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Travel Time app highlights how cycling is the quickest way to get about in London

How far can you get in 15, 30, 45 minutes by different modes of transport?

In Canada (and doubtless in several other countries) permanent signs on major roads inform you how long it’ll take you to get to the next town or city. This is the meaningful metric when getting from A to B, isn’t it? Time.

This is what has given rise to TravelTime – a search tool for anyone wanting to assess their journeys by travelling time rather than distance. It’s been created by British-based software firm iGeolise.

To use it, you say where you are, enter a travel time, choose a mode of transport and then it’ll display a map with a shaded area indicating where you can get to within that timeframe.

The app provides data for five modes of travel:

  • Public transport combines walking with all modes of public transport. (This can include a 25 minute walk to the first public transport mode and then a 25-minute walk to the destination)
  • Driving is modelled using TravelTime’s own algorithms for peak and off peak times
  • Walking uses an average speed of 4km/h
  • Driving and train includes driving to a train station, parking a car, waiting for the train and the journey itself, as well as walking from the station
  • Cycling

The standard search assumes the user is leaving the point of origin at the time of the search, but you can change that by pressing ‘Go’ on the front search page and clicking ‘Now’ on the search bar at the top right corner.

Where it gets fun is when you compare how much further you can get cycling than by using other forms of transport.

Here in Manchester, cycling fares well for 15-minute journeys. TravelTime reckons you can get further on a bike in that time than by any other form of transport.

It’s still better than public transport for half-hour journeys, but the pink splodge for driving is by far the largest for this timeframe.

It’s a similar story for my colleagues in Bath, but there aren’t too many trips in and around London that wouldn’t be completed quickest by bike. (In the City of London, average A road traffic speeds are now 7.6mph.)

Cyclist used their office in the heart of London as a reference point, but pick an area yourself and take a look. Even for 45-minute journeys, cycling opens up more destinations than cars or public transport.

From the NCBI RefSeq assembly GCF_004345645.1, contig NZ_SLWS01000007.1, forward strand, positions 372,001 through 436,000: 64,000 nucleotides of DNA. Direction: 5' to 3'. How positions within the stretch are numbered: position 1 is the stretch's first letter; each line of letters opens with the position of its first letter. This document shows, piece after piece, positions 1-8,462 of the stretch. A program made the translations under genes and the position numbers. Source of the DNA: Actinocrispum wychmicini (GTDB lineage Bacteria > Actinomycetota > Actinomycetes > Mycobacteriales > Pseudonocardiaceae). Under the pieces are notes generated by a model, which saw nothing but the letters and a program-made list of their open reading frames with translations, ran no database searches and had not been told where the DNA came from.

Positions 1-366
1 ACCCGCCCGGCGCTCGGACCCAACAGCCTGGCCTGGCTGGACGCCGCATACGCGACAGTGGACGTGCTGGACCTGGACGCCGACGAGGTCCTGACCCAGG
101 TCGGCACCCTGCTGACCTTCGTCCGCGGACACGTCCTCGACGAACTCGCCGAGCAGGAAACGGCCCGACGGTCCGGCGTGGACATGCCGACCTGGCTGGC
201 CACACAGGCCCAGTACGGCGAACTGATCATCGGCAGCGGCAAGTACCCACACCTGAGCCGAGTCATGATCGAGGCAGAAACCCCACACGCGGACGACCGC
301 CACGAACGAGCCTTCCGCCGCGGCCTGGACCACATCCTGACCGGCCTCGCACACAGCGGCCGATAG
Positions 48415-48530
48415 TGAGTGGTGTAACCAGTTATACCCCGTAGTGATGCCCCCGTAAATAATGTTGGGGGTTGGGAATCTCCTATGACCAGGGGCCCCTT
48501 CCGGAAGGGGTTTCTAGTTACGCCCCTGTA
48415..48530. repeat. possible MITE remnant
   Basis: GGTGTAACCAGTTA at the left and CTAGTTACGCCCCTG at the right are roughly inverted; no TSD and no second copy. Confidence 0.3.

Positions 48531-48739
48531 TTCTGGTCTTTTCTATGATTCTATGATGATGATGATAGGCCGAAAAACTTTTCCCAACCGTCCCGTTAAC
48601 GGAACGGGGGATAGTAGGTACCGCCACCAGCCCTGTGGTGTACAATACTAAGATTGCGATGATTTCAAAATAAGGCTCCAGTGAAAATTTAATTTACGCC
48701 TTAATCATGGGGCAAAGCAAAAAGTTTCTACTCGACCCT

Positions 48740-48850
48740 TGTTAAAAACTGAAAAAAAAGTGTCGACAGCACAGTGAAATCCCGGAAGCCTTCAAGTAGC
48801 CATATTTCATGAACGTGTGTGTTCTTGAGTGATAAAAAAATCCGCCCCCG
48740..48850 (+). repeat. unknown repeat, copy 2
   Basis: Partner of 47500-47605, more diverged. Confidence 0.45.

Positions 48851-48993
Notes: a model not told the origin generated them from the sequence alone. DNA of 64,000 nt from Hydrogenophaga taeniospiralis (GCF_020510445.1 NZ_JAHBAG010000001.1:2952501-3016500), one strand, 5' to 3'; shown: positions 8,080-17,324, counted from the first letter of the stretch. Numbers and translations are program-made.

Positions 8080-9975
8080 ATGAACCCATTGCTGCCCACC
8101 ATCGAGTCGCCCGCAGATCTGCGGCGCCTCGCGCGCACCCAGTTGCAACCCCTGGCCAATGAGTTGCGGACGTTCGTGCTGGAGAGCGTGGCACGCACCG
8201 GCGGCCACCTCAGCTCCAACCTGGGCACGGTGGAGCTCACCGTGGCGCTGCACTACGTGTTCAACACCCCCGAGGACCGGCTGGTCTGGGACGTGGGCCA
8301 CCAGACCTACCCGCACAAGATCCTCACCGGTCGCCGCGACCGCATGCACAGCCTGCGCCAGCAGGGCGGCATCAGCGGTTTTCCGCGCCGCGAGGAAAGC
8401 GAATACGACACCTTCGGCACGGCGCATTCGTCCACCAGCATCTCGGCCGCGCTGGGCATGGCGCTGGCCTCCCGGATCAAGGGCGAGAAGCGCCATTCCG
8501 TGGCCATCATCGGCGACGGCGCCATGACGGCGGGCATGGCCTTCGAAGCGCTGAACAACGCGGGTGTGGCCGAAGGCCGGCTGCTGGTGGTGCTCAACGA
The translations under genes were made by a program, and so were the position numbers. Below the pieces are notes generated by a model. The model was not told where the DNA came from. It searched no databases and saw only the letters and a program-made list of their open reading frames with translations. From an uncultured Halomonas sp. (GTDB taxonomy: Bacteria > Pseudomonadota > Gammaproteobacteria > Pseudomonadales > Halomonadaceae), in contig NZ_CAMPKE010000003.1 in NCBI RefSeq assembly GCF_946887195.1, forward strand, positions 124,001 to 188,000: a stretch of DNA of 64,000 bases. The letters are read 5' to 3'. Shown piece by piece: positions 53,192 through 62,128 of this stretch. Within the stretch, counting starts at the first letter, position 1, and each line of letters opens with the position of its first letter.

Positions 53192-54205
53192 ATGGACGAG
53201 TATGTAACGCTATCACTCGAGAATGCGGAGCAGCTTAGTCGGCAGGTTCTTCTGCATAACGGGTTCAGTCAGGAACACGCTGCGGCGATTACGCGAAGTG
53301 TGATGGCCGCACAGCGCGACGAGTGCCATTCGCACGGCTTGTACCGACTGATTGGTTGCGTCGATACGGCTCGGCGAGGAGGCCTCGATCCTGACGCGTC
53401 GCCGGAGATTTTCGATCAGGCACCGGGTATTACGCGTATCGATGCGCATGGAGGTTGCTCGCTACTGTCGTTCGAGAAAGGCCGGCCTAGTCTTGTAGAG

If public transport maybe edges ahead for journeys of an hour and upwards, you’re not really going further by car than by bike until you hit about 90 minutes of travelling time.

Alex has written for more cricket publications than the rest of the road.cc team combined. Despite the apparent evidence of this picture, he doesn't especially like cake.

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4 comments

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aegisdesign | 5 years ago
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It's quite useful and I might include it on a website showing local people here how quickly they can get in to work by different methods. They have a free API.

It's not perfect. My bike commute takes me nearer 40 minutes usually than the 62 minutes they state. It would be useful to be able to tweak the cycling speed by maybe having a fitness level slider. I'm presuming it's accounting for hills or maybe  overaccounting for them.

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rogermerriman replied to aegisdesign | 5 years ago
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aegisdesign wrote:

It's quite useful and I might include it on a website showing local people here how quickly they can get in to work by different methods. They have a free API.

It's not perfect. My bike commute takes me nearer 40 minutes usually than the 62 minutes they state. It would be useful to be able to tweak the cycling speed by maybe having a fitness level slider. I'm presuming it's accounting for hills or maybe  overaccounting for them.

 

I'm assuming it's not hills, asking it nr my folks place it follows the roads but equally up and down the valley, down is 700-250ft  up is 700-1300ft it shows equal times in both directions.

 

I can get down to the market town in just about 15 mins but up is getting on for 30mins by bike, it's bus times are laughable!

 

in fairness thats a extreme case, in London it's not perfect but gives a idea.

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ChrisB200SX | 5 years ago
2 likes

This week I got a refund on my season ticket and started driving the Reading to Camberwell commute.
As a contractor, financially it makes a lot of sense, paying myself mileage allowance and claiming the parking costs through expenses, not sure why I didn't try it months ago. It's taking about the same time as cycling at either end of the Reading-Paddington train journey. 3 miles into reading in 12 mins, 6 miles to Camberwell in 25-30 minutes on the Bromtpon.
Yesterday's traffic across Vauxhall meant I could feel the soot in the air inside my car  2
The M4/A4 part of the journey is good, it's the final 10 miles that are really slow... and in that it's obvious that bikes are much quicker. If only I could find affordable parking around the area it slows right down...

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nniff | 5 years ago
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It's not bad, but the cycling speed is something of an abstract average I think as it gives an unrealistic even-ish circle around my house.  It also doesn't think that I can do my commute in 1:30 - it takes 1:20, two thirds of which (roughly) is fairly normal average speed riding and the remainder is London traffic and tarffic light constrained. Heading away from London, the speed should be higher - in other words, my zone shold really be some sort of rounded cam shaped thing rather than a circle.

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